Facebook is testing a new “downvote” button that will let people hide comments and provide feedback about them.
However, the social network denied that the new feature was a “dislike” button, which many Facebook users have requested.
The downvote button is being tried out by a small number of US users.
The company also announced a number of other measures aimed at improving the Facebook community.
The social network confirmed the test to news site Tech Crunch.
“We are exploring a feature for people to give us feedback about comments on public page posts. This is running for a small set of people in the US only,” the company said in a statement.
Other social sites such as Reddit have a “downvote” option that reduces the visibility of unpopular posts.
When Facebook’s downvote button is clicked, the selected comment is hidden. People can then decide whether to flag a post as “offensive”, “misleading” or “off-topic”.
However, it does not affect the visibility of the post for other people and does not affect its ranking in the news feed.
Martin Garner, tech analyst at CCS Insight, said the button appeared to be part of Facebook’s continued resistance to labelling itself a publisher.
“It has become very clear that Mark Zuckerberg doesn’t want Facebook to have the responsibility of identifying what is offensive or misleading – and what is not – because that would put him into the position of being a publisher rather than a platform,” he said.
“He doesn’t want to do that as it takes the business in a different direction – so he is leaning on the community to do it.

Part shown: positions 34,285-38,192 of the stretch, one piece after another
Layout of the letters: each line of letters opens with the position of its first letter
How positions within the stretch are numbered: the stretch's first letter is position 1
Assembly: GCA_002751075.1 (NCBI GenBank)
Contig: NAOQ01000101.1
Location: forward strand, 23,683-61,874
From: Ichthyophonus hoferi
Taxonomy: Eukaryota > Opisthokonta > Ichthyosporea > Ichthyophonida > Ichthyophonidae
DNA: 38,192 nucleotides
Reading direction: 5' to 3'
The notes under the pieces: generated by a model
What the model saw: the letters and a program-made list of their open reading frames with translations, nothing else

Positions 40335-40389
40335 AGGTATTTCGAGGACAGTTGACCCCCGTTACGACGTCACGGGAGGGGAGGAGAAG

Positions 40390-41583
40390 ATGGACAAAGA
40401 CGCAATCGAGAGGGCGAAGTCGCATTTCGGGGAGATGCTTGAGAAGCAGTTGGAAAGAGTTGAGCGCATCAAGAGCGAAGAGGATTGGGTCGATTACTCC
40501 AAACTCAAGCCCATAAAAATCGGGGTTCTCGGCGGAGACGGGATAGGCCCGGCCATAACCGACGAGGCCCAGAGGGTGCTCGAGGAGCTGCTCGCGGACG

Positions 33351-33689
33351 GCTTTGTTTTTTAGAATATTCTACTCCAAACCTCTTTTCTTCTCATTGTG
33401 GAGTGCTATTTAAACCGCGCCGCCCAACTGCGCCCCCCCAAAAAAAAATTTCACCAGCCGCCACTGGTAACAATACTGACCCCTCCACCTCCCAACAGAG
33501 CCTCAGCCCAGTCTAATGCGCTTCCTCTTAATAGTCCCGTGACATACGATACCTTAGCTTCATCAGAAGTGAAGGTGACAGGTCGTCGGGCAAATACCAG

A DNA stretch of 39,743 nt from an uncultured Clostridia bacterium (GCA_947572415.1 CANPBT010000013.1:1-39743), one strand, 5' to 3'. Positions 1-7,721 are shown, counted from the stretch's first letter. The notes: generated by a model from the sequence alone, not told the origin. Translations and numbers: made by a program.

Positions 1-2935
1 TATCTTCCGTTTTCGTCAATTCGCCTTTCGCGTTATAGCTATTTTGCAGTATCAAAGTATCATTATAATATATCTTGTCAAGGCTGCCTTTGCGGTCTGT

“It is an open question as to whether that’s the right answer or not but that’s where this fits in.”
On Friday, the company also announced it would double the number of engineers it employs in London to develop solutions to the problems Facebook faces.
It declined to share how many additional engineers it was hiring, but said the move was an investment to “remove bad content from the platform”.
“Whether it’s scamming, bullying, harassment or false news, they will work with experts to understand the issue, identify the pattern and build a solution,” said Facebook’s Chris Cox.
It also announced a $10million (£7m) fund that it will give away to community groups in a bid to tackle political “polarisation”.
“Non-political communities such as churches, sports groups, parenting groups, dog walkers – these are the natural antidote to polarisation,” said Mr Cox.
“One of the best things we can do is help people meet others who aren’t like them. Groups are most effective when they bring people together offline. They’re a chance for people to bond over something they do share.”
Facebook Groups will be able to apply for a slice of the fund. Five community leaders will be given $1m (or about £715,000 in the UK) to further their causes.
Up to 100 additional groups will receive up to $50,000 (or £35,000 in the UK).
“We’re looking for big impact ideas that bring people together,” said Mr Cox.